The Malta Hotels and Restaurants Association (MHRA) states that some of the hospitality industry could suffer irreparable damage if wage subsidies that support thousands of workers and which are in place till end 2021 are stopped by Government, and are not extended till at least March 2022.
MHRA commends Government’s vision, specifically the wage supplement initiative, to support the tourism sector, which has been the worst hit and shuttered for most of the last 18 months. MHRA emphasizes that despite that members are hopeful that their operations revert back soonest to right commercial conditions, it is evident that there are still some long hard months ahead.
MHRA President Tony Zahra states that, “Since lockdown measures and restrictions have been put in place, our members have complied with the rules. Public safety and the safety of workers have always been at the top of our agenda. But this has meant serious financial difficulties for many.” It is clear that the latest concerns around Covid and the new variant have seen consumers grow more cautious and many hotels and restaurants have seen a collapse in their bookings for the crucial revenue-generating festive period. Mr Zahra further states that, “MHRA appreciates that Government would like us to do more, but we do need to stay within the confines of what’s affordable and sustainable under realistic business conditions.” In this light, MHRA asserts that now is not the time to be cutting support at all, and urges Government to help the tourism sector continue fighting for survival.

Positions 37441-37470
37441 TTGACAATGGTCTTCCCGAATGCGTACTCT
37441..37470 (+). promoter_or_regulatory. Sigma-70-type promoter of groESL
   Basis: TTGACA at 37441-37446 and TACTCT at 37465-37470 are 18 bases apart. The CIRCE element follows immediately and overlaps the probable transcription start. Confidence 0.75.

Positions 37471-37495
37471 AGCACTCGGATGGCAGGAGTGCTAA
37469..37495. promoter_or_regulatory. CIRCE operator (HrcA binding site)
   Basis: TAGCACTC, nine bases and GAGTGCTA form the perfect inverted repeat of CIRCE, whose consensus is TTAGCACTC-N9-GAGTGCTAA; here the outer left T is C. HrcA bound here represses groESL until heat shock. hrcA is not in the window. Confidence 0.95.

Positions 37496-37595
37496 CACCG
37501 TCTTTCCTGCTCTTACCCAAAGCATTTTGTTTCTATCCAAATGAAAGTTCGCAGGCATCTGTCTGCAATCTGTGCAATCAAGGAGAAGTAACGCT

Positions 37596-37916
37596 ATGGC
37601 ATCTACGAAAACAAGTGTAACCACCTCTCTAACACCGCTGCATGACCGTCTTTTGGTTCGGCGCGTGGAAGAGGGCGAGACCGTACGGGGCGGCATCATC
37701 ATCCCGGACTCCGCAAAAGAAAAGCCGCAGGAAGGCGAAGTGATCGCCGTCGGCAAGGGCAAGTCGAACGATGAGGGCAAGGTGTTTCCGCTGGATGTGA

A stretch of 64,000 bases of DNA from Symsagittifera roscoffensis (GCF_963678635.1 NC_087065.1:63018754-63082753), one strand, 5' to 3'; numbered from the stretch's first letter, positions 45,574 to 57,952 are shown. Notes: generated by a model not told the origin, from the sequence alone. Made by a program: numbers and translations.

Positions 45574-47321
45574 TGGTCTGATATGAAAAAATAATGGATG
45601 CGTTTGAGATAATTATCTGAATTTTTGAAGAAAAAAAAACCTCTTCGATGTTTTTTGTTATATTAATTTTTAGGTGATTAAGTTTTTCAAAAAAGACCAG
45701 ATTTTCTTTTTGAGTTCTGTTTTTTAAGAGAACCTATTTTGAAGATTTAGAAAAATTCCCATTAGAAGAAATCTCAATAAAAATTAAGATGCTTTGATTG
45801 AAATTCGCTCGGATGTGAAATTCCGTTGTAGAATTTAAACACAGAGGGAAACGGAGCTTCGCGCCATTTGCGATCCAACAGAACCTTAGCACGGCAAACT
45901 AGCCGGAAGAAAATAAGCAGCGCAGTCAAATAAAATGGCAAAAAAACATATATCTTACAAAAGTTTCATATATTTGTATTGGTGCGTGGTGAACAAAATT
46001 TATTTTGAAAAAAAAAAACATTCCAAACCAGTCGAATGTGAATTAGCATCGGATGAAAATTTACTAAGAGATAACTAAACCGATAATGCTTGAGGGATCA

MHRA states that the focus now is to get hotels and restaurants supported at the same level they have been to-date until the first quarter of year 2022, and at that point in time sit down to see what further decisions should be taken in terms of living with Covid. Mr Zahra states that MHRA is confident that as Government has to date understood the plea of the tourism sector and reacted positively by investing in it, Government will not give up this critical sector for the benefit of the wider Maltese economy at such critical moment as otherwise the whole industry could collapse.